Common traps to watch out for


Some share houses offer living rooms or room share at very cheap prices. Think carefully before you sign up for such an arrangement. If you decide to sleep on a mattress in a living room, you will be disturbed by your housemates’ day-to-day activities such as cooking, watching TV and even going to the bathroom! If you decide to share a room, make sure you meet your roommate before moving in and work out things such as cleaning and sleeping hours to avoid any disagreement. If you have your own room, inspect the room first to see if you have enough privacy. Avoid a loft, attic, or any other “room” without four walls and a door.


Ask the landlord how many people live in the house. In Brisbane, a council raid found 37 people living in a single house! If you live with 10 other people in a two-bedroom house, trying to take a shower in the morning can easily turn into a fight.

Moving into a house without inspection

Make sure you inspect the property before you sign a lease. Photographs may not accurately show the property and some “landlords” advertise rooms when there is no property at all! Be wary of any landlord who asks for a holding deposit, bond or advance rent before you get to inspect the property. It is better to spend two weeks at a backpackers than to sign a one year lease for a room with no window or light.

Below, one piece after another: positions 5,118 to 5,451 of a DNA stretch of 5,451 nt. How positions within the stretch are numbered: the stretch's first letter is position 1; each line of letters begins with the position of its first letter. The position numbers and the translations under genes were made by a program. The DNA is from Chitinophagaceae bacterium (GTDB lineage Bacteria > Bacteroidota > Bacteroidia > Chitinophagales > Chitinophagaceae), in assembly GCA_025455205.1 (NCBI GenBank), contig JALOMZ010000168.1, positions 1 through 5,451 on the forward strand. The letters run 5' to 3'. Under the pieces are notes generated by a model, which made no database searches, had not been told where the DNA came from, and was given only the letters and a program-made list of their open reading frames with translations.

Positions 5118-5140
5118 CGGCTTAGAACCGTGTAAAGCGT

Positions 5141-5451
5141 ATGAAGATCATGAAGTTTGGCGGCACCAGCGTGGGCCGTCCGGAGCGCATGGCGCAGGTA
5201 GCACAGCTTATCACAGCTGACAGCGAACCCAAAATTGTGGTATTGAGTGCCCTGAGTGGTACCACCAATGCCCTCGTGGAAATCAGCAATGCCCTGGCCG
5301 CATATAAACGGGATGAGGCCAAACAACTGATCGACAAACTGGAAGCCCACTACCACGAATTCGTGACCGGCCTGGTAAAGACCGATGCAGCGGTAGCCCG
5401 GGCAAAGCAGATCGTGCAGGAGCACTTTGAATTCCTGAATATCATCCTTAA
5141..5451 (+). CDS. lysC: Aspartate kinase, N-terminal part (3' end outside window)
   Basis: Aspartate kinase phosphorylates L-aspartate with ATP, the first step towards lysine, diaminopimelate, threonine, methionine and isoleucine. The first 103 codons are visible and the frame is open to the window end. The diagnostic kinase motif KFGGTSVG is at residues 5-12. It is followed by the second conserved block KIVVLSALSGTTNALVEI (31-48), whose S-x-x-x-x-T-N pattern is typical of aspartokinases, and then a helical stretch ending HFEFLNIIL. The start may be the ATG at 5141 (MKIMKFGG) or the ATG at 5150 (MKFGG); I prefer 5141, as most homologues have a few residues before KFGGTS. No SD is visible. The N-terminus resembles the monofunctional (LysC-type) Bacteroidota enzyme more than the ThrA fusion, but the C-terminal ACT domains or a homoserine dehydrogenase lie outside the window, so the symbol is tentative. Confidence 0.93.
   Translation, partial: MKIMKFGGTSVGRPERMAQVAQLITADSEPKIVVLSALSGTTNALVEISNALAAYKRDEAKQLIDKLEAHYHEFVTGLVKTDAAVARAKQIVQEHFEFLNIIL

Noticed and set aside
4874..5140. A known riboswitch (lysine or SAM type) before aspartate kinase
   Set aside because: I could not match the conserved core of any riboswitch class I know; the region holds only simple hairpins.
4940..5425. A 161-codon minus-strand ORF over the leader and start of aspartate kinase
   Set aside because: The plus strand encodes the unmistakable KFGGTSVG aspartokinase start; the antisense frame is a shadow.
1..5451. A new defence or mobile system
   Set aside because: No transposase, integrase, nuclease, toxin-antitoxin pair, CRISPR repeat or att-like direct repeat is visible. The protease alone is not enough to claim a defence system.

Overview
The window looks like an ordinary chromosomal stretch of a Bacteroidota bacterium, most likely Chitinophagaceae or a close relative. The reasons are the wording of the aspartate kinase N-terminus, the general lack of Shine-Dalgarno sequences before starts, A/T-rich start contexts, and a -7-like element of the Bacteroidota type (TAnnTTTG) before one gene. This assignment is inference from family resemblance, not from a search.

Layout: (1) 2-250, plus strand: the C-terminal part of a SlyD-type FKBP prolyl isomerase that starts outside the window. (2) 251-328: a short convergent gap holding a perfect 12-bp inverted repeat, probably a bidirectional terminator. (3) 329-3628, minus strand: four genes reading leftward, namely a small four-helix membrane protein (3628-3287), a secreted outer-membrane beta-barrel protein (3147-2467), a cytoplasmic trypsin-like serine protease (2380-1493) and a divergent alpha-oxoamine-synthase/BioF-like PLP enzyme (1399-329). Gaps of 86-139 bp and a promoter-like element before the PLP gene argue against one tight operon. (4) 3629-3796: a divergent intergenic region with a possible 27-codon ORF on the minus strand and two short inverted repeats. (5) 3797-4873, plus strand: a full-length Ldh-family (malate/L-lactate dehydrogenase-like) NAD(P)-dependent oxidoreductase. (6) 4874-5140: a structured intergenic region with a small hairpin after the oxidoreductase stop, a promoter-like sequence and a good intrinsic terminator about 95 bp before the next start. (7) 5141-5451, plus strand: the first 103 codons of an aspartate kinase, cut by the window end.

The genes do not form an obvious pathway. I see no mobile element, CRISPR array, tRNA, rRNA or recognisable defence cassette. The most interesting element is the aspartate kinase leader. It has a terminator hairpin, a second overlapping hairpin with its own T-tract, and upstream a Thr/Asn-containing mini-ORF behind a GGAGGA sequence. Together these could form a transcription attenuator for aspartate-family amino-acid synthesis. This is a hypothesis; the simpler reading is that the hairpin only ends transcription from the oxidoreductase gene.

Paying in cash

Where possible, avoid paying in cash. Using electronic transfer will ensure that you have evidence of your payment if any disagreements arise. If you pay in cash, make sure you get a receipt from the head-tenant, agent or landlord.

Verbal contract

If you are a co-tenant or a head-tenant, your rights as a tenant may be protected even if you do not have a written contract with the landlord. However, it is a good idea to sign a written Residential Tenancies Agreement in case any problems arise.
If you move in as a sub-tenant and the head-tenant also lives at the premises, you will not have the same rights as a tenant under the Residential Tenancies Act unless there is a written agreement with the head-tenant.

If you’re a boarder or a lodger, it may be difficult to enforce your rights in a court unless there is a written agreement. Some boarders are covered under the Boarding Houses Act, which requires a proprietor to give a resident a written agreement, but some aren’t.

Get a written agreement from the landlord before you move in to avoid problems in the future (see The Legal Situation).

Sexual assaults and other criminal activities

There have been reports of landlords who offered to reduce rent in return for sex or other criminal activities. You can seek advice from a tenants’ advice service or a community legal centre, or if your safety is threatened, you should go to the police (see Contact Points).